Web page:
Muji To Go might be handy for travelers. It’s basically just a collection of useful tools including world clocks, Forex currency converters, weather reports and a calculator.
There’s a fourth app (also free), but it’s basically a glorified catalog for their clothing line. Interesting to look at, but not a lot of application there.
At the San Francisco PayPal developer’s conference last week, PayPal released an apps platform with a fully integrated set of small business buyer, and seller tools embedded right onto the PayPal site.
PayPal Apps will now allow developers to ship SaaS applications directly to the PayPal website, which will enhance PayPal’s services. It’s similar in theory to eBay’s apps for Sellers, or the newcomer and rival for market share storebrain. The new platform, which launched with a number of pilot partners last week, will be publicly released next year.
Shipping and order management startup, Shipwire Anywhere, has partnered with PayPal for this launch. Shipwire Anywhere will give developers a complete suite of shipping tools and multi-channel order management to manage their shipping without ever leaving the PayPal site. Other initial apps partners like Bill.com, CreditKarma, Expensify, Freshbooks, and Zuora are already building apps into PayPal.com.
The San Jose company also announced a new product: PayPal Business payments. This allows businesses to receive any payment, matter how large, for a low 50 cent fee. Launch partners using this product include Bill.com, Expensify, Freshbooks, Harvest, Plastic Jungle, and Zoho.
With Ebay apps for sellers already out there in the market, great new products from established companies like PayPal, and creative and hungry upstarts like storebrain, it is clear that the future of e-commerce is now. It is an exciting time that we live in where we can leverage tools like these to take care of business logistics and spend more time focused on the bottom line.
Android users can have very different mobile experiences depending on their platform version. Many people haven’t been able to use Android 2.2 (also known as Froyo), since some Android devices don’t support it, or the company that makes their handset doesn’t offer it yet. If you think it’s not important to have the latest and greatest, or that what you have works fine for you, check out this list of new features included with the Froyo upgrade and see if this is the type of thing that you might be interested in.
First, the Bluetooth voice dialing feature. It’s straightforward- just press the button on your Bluetooth earpiece and say the name that you want to call. Reports indicate that Froyo’s Bluetooth dialing has more consistent recognition accuracy than a similar feature on the iPhone.
The cloud-to-device messaging allows you to send applications, video, messages and other files directly to other Android phones. Look for this capability in your business apps, allowing quick sharing of info, in the very near future.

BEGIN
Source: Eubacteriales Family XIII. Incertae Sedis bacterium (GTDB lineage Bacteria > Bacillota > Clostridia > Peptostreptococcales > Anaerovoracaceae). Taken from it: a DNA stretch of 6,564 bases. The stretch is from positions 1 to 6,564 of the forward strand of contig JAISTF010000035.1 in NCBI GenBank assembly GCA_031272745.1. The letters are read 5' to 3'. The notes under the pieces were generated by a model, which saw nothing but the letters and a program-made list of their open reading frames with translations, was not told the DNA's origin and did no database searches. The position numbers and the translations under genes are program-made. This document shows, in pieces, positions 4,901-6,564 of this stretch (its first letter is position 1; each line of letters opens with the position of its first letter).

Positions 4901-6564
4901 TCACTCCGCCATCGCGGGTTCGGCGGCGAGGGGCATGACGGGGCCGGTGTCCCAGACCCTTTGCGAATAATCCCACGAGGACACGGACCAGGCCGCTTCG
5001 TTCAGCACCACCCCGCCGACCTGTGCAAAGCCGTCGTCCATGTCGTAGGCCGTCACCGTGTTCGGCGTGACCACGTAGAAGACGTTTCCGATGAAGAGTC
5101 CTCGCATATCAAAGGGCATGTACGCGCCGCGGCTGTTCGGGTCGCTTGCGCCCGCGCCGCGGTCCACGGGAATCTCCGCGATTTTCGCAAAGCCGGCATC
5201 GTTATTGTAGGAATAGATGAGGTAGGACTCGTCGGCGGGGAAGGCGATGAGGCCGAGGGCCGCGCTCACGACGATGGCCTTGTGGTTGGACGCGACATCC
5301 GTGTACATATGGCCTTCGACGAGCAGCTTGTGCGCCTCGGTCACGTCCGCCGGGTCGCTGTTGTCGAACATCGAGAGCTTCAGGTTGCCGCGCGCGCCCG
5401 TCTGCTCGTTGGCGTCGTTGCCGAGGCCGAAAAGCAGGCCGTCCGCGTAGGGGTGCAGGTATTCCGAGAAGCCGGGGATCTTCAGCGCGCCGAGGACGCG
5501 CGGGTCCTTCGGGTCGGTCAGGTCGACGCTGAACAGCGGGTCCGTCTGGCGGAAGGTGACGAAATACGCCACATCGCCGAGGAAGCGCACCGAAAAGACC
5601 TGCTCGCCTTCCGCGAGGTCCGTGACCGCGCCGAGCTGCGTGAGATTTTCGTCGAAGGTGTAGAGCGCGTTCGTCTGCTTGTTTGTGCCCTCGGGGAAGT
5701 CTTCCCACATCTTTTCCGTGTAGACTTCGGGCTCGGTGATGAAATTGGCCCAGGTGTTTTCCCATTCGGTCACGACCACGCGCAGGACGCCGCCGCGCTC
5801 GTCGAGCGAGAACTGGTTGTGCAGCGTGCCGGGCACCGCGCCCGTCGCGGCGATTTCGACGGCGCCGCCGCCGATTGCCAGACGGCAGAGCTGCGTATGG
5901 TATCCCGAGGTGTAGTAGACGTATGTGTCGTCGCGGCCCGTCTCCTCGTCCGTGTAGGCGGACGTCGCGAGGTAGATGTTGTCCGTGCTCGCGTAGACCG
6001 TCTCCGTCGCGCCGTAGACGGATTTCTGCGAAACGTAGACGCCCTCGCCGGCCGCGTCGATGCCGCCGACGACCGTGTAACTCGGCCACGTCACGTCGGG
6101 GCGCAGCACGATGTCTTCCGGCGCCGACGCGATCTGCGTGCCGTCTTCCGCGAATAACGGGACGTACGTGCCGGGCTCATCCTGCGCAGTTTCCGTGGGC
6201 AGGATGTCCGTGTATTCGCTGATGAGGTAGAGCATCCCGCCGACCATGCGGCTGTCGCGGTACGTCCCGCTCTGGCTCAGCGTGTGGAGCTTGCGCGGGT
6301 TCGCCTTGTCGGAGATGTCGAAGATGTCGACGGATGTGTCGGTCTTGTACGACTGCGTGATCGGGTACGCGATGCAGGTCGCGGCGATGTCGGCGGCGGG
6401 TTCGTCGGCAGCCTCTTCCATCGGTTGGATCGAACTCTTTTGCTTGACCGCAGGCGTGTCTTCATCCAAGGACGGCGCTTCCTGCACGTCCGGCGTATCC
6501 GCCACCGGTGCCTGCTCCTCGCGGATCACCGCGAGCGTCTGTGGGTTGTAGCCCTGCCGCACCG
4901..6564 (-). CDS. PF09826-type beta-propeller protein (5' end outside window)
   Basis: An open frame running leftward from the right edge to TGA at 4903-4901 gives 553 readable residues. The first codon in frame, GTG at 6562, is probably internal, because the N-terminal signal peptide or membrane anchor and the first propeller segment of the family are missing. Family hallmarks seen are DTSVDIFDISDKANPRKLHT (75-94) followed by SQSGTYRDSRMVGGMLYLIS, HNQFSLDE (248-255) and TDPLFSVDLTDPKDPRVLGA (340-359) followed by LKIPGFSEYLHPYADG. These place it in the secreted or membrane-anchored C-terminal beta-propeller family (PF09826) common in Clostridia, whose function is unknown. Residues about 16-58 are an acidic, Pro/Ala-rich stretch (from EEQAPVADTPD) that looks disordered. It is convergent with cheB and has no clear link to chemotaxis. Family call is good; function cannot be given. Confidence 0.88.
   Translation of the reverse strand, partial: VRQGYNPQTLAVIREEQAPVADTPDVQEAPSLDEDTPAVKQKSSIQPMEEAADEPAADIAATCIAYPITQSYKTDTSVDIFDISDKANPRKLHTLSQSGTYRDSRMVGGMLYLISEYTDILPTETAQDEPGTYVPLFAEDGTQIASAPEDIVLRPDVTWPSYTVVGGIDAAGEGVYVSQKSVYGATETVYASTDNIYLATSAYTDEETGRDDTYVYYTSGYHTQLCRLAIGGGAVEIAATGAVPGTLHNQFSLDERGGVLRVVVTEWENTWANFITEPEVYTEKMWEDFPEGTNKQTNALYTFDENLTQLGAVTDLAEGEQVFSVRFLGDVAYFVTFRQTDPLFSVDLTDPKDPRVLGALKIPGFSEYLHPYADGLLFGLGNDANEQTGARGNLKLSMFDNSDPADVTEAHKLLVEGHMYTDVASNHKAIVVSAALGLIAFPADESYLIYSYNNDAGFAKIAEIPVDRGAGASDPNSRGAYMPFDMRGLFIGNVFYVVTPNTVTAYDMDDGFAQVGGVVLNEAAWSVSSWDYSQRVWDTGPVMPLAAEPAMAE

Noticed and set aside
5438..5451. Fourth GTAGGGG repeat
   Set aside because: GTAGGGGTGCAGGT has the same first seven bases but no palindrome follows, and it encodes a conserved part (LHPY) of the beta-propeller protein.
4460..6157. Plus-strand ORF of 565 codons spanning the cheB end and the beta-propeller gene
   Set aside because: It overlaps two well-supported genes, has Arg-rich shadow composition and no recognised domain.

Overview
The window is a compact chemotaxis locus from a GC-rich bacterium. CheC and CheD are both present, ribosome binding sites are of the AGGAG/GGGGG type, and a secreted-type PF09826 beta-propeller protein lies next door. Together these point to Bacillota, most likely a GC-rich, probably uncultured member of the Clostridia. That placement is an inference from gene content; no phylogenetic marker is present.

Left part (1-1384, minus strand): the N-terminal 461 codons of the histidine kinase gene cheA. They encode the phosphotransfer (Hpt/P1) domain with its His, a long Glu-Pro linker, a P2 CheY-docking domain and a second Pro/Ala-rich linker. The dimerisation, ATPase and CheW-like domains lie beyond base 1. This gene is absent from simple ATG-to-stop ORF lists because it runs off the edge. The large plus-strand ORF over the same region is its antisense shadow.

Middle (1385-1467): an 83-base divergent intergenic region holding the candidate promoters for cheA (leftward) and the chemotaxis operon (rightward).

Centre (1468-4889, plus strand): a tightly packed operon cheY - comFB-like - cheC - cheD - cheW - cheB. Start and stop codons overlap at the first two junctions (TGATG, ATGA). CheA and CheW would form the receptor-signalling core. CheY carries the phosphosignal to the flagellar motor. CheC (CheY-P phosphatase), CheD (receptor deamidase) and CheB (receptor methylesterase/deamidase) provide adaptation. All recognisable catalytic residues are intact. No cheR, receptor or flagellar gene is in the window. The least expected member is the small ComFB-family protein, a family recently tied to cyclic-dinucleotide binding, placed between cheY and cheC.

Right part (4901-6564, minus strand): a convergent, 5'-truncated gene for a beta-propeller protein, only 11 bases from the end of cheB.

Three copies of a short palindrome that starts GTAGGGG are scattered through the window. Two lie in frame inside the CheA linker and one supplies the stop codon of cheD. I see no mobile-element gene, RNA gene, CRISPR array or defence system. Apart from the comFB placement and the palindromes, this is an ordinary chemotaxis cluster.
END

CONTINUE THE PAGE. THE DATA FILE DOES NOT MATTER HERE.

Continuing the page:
Flash is still not installed by default, but you can go to the Android Market and install Flash from there. Once installed, Flash content performs well in the default browser.
If you’re like me, your phone doesn’t have enough space for all of the applications that you want. Android 2.2 solves this problem by allowing you to install applications directly onto a SD card, which is upgradable and often swappable. Note: not all applications are compatible with these install options, but newer apps increasingly implement this capability.
The search bar has also been given an upgrade. With Froyo, there is now a drop-down that allows you to search from a customized list of dynamic sources. Once configured, you can search for content on Google, in your tweets, in your email or calendar, or practically anywhere else on your phone from one single search box.
“Update All” is a new feature that allows you to update all applications (if there is an update available) at once. This is similar to the popular updating functionality of the iPhone.
Finally, Wi-Fi tethering is built into 2.2. - making your phone into a Wi-Fi hotspot. Not all carriers allow this feature, but it is super cool to be able to have your own network in your pocket in a pinch.
There are also some other updates in this release, including updated camera features and an updated Gmail app. For a full rundown, check out the press release from Android at their developer site .
On Tuesday Microsoft announced the debut of Office 365, which will be a combination of the online versions of Office, SharePoint, Exchange and Lync. The Redmond giant has launched a beta release of the cloud-based Office suite in 13 countries. They’re branding this new product as the “next generation in cloud productivity”.
What does this mean for mobile business? It means the same functionality that has made Microsoft Office the gold standard of business computing without being tethered to our PCs. It’s Office when you are out of the office. New collaboration features allow groups to work on projects in a simple and secure way.